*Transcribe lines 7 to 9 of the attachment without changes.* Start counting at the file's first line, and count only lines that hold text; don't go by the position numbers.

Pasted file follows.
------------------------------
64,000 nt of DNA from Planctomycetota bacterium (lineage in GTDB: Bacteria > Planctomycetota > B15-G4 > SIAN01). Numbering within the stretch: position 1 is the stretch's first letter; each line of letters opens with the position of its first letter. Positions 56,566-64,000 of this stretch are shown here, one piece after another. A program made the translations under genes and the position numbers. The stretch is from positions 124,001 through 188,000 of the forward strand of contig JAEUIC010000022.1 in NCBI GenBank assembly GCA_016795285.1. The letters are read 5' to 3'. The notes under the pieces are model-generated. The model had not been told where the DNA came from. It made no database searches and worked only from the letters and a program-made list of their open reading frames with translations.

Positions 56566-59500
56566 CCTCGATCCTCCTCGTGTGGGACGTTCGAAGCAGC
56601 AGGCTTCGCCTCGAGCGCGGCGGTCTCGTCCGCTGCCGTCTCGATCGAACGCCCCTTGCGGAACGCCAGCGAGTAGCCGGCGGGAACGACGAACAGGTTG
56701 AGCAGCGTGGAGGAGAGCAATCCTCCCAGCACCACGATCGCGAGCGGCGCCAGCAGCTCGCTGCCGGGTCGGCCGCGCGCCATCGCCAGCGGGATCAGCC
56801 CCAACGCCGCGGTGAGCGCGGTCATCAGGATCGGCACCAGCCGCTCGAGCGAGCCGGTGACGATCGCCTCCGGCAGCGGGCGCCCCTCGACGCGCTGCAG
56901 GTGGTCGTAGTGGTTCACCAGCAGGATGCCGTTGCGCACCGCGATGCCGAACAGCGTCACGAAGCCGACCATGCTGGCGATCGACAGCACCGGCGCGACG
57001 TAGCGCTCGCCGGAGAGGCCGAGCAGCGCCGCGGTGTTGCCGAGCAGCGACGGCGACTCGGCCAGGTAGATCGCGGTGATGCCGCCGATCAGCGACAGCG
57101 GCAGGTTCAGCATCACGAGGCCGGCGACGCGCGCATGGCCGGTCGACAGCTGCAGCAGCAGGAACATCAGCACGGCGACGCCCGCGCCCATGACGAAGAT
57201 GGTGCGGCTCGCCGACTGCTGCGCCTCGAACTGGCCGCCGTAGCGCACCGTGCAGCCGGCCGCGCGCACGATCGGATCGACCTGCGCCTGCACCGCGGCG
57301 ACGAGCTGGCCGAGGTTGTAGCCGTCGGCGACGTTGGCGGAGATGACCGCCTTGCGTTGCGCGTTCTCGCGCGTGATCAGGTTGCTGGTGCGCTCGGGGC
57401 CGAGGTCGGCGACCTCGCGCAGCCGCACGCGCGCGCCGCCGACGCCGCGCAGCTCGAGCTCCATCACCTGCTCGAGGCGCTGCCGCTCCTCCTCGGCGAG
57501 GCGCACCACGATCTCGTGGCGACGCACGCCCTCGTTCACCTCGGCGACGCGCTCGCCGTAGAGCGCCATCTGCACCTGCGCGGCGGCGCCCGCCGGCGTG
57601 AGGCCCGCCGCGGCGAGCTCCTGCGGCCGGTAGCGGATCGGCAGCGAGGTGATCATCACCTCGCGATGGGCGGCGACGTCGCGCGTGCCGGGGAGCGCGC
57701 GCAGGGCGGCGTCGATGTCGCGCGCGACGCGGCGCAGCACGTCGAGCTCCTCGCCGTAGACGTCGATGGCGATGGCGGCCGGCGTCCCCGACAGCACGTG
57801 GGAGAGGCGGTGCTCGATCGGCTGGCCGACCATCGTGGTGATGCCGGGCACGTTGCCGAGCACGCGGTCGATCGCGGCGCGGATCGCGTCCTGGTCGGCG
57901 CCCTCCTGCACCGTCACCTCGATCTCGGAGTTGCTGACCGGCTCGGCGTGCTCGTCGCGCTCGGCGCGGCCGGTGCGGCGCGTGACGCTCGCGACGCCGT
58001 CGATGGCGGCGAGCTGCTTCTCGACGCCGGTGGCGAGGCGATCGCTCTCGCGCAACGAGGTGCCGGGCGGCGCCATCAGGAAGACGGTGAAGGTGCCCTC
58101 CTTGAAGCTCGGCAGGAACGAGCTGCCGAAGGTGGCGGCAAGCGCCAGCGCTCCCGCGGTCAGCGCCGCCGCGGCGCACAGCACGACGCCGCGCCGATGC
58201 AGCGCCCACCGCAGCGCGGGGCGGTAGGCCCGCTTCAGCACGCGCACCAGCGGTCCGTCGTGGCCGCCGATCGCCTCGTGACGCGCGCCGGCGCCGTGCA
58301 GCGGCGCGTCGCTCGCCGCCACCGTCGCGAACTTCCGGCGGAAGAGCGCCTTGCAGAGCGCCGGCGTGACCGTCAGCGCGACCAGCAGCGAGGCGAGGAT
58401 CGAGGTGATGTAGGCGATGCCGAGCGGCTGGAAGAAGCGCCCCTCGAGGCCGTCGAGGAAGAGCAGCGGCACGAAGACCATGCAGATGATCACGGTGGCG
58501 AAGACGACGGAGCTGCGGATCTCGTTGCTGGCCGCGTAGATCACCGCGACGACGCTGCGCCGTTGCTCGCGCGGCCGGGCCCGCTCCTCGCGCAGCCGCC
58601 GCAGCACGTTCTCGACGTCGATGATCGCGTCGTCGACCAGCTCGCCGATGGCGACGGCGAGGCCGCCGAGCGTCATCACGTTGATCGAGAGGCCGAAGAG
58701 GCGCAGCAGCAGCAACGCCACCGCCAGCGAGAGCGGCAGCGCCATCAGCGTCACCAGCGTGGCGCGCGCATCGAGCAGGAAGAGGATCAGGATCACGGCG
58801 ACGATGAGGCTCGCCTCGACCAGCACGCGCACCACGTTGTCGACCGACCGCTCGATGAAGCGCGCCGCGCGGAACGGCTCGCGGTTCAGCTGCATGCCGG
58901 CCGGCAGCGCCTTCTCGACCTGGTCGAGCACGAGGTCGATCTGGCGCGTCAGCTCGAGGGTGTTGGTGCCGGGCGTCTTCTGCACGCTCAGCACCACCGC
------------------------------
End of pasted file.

56901 GTGGTCGTAGTGGTTCACCAGCAGGATGCCGTTGCGCACCGCGATGCCGAACAGCGTCACGAAGCCGACCATGCTGGCGATCGACAGCACCGGCGCGACG
57001 TAGCGCTCGCCGGAGAGGCCGAGCAGCGCCGCGGTGTTGCCGAGCAGCGACGGCGACTCGGCCAGGTAGATCGCGGTGATGCCGCCGATCAGCGACAGCG
57101 GCAGGTTCAGCATCACGAGGCCGGCGACGCGCGCATGGCCGGTCGACAGCTGCAGCAGCAGGAACATCAGCACGGCGACGCCCGCGCCCATGACGAAGAT